Prakash came knocking our doors with5 years of work experience in the technology sector, and a dream of cracking a top US business school.
He was in the middle of a very demanding work commitment and thus decided to seek us out to help him in his applications to business schools.
The first roadblock we ran into was in Prakash’s goals story.
One important part of an applicant’s goals story is the handicaps they have faced which led them to an MBA program. Along with the handicaps, you need to convey something called the AHA moment. These are moments in your personal and professional life which made you see the value that an MBA would add to your life.
Prakash’s first draft of the goals story neither had handicaps nor consisted of AHA moments. And it’s okay. So, we guided him on how to identify his AHA moments and then write specific handicaps rather than a generic statement that said, “I understand technology but I need to understand the product itself.’
After, many iterations of the goals story,Prakash was able to produce an authentic account of all his handicaps, AHA moments, and how an MBA would fill in the gap for his professional growth.
We started with the pre-networking exercises next, as they require a longer time. You never know when your connection at the school, alumni, current student or faculty, would reply and thus need to set apart a good amount of time to cover for any such uncertainties.
So, we provided him with the access to the various networking and interview resources, like Interviewninas, to really help him understand the kind of questions that he needed to ask during his pre-MBA networking calls. We even set up mock networking calls to refine the strategy for the real ones.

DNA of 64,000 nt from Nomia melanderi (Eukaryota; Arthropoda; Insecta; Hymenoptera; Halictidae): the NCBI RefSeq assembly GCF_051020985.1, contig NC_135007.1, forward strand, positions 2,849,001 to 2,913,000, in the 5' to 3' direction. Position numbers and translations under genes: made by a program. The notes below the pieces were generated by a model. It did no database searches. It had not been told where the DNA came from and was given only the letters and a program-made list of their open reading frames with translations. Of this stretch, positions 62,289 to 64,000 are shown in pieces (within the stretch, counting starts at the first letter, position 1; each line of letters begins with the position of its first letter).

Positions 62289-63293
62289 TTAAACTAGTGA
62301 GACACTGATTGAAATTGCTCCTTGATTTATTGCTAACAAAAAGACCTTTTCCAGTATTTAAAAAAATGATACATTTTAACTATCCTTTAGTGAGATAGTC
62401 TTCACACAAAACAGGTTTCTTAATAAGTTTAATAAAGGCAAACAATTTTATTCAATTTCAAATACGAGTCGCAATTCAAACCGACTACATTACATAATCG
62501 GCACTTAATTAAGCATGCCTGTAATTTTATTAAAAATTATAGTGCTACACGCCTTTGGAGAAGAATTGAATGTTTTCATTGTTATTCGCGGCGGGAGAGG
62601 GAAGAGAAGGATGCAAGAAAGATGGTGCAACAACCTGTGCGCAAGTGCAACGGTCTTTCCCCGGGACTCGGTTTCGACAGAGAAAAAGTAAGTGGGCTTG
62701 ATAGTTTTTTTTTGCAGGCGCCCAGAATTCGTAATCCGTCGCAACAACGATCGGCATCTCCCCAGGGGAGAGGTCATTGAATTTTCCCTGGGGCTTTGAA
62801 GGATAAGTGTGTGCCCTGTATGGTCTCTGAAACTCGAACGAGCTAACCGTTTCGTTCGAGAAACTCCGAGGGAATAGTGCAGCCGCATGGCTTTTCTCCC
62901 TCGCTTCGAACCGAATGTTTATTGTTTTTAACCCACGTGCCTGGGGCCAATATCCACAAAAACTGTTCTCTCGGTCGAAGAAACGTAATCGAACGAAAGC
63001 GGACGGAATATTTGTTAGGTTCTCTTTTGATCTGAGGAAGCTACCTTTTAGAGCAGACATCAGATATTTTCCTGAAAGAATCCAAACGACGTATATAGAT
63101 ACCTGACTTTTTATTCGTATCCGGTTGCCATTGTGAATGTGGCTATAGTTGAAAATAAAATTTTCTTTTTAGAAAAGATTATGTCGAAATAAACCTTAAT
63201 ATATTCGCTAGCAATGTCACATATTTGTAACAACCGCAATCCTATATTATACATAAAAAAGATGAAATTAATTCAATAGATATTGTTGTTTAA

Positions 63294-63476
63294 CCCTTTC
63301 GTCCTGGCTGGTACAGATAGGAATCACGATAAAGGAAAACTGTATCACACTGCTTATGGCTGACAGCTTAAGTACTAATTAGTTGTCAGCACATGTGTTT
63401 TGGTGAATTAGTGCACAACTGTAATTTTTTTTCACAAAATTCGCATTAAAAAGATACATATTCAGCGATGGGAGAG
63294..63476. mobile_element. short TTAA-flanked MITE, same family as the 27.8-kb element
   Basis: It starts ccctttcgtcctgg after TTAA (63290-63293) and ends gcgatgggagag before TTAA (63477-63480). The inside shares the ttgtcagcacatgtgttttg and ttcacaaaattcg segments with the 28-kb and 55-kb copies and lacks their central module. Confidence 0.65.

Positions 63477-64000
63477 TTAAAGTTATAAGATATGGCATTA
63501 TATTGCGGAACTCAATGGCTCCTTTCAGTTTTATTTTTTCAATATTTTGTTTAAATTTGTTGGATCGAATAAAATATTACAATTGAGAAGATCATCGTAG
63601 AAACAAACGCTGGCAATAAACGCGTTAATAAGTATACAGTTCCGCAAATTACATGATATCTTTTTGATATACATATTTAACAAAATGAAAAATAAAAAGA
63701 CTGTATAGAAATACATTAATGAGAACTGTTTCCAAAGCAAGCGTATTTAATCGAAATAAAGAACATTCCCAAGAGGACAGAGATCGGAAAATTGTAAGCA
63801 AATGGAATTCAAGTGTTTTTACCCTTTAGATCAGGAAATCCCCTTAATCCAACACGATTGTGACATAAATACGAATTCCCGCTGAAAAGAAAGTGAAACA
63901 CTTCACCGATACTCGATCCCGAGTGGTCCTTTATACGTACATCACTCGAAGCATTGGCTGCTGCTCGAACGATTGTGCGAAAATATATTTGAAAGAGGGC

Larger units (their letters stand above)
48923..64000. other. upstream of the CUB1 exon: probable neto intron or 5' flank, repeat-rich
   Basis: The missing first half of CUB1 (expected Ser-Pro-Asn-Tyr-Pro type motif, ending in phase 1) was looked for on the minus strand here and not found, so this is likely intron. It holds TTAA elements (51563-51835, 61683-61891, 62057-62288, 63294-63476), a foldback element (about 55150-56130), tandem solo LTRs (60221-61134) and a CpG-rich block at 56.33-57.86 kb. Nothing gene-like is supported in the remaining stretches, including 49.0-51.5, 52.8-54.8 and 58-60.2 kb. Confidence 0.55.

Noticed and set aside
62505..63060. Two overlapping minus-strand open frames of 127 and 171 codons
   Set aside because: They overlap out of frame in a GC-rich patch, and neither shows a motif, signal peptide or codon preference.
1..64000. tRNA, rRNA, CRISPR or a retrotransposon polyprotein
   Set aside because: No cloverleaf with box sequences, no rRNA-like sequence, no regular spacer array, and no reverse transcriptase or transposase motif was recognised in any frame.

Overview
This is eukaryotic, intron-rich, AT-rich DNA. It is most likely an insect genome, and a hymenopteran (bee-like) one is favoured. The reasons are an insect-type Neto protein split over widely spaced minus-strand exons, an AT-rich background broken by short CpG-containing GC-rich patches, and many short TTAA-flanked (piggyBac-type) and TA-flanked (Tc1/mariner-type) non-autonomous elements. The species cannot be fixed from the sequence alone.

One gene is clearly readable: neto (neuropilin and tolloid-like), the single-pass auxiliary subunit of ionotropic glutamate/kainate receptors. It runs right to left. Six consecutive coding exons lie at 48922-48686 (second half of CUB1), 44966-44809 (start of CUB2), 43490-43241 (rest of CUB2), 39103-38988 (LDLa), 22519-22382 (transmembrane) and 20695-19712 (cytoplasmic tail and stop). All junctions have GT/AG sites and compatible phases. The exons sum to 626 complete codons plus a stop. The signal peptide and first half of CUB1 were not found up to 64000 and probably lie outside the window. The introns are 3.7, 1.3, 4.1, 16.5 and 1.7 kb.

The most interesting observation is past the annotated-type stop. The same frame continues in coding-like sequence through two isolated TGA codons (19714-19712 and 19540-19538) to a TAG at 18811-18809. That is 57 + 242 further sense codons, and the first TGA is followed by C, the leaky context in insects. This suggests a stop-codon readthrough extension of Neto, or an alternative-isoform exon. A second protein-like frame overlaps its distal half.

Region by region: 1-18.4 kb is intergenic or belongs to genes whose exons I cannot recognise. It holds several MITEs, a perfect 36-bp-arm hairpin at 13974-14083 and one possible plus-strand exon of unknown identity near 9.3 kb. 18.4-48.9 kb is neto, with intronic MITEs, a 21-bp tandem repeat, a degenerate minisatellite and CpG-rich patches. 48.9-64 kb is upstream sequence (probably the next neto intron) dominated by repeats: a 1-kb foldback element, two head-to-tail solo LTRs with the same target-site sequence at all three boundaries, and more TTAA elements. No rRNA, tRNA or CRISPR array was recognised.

While writing the essays, Prakash was using incidents from the past. Although nothing was wrong with those, it is more impactful to use recent events that vouch for the various skills you claim to have in your essays.
Darden had an essay where Prakash had to mention how he had evolved from a recent argument. The tone of his answer was very one dimensional where he stated the situation itself. When the admissions committee asks you a question like this, they know the end result (you evolved from the argument). What they really want to understand is the process and the facts that brought you to that decision.
They want you to explain how you deal with diversity and differences of opinions. On receiving this feedback, Prakash came back to us with a much better answer to the question Darden had presented.
One of the biggest struggles with Prakash was his late submissions to us. His work commitments were obviously keeping him busy. What really helped was that all his submissions took into account all of our feedback, and he would give his 100% to each iteration of the essays.
We finally submitted all his b-school applications successfully.
He was so excited with his final admits to Darden and Tepper, and even more excited with a 100% Free of cost MBA from Darden Graduate school of business.
We are truly proud of the result Prakash was able to create even though he had a tight schedule. Goes to say that if you really want to crack your dream business school.
If Prakash can manage to create an exceptional MBA application even after having 12-14 hours long work hours, what’s your excuse for not pursuing your MBA dream?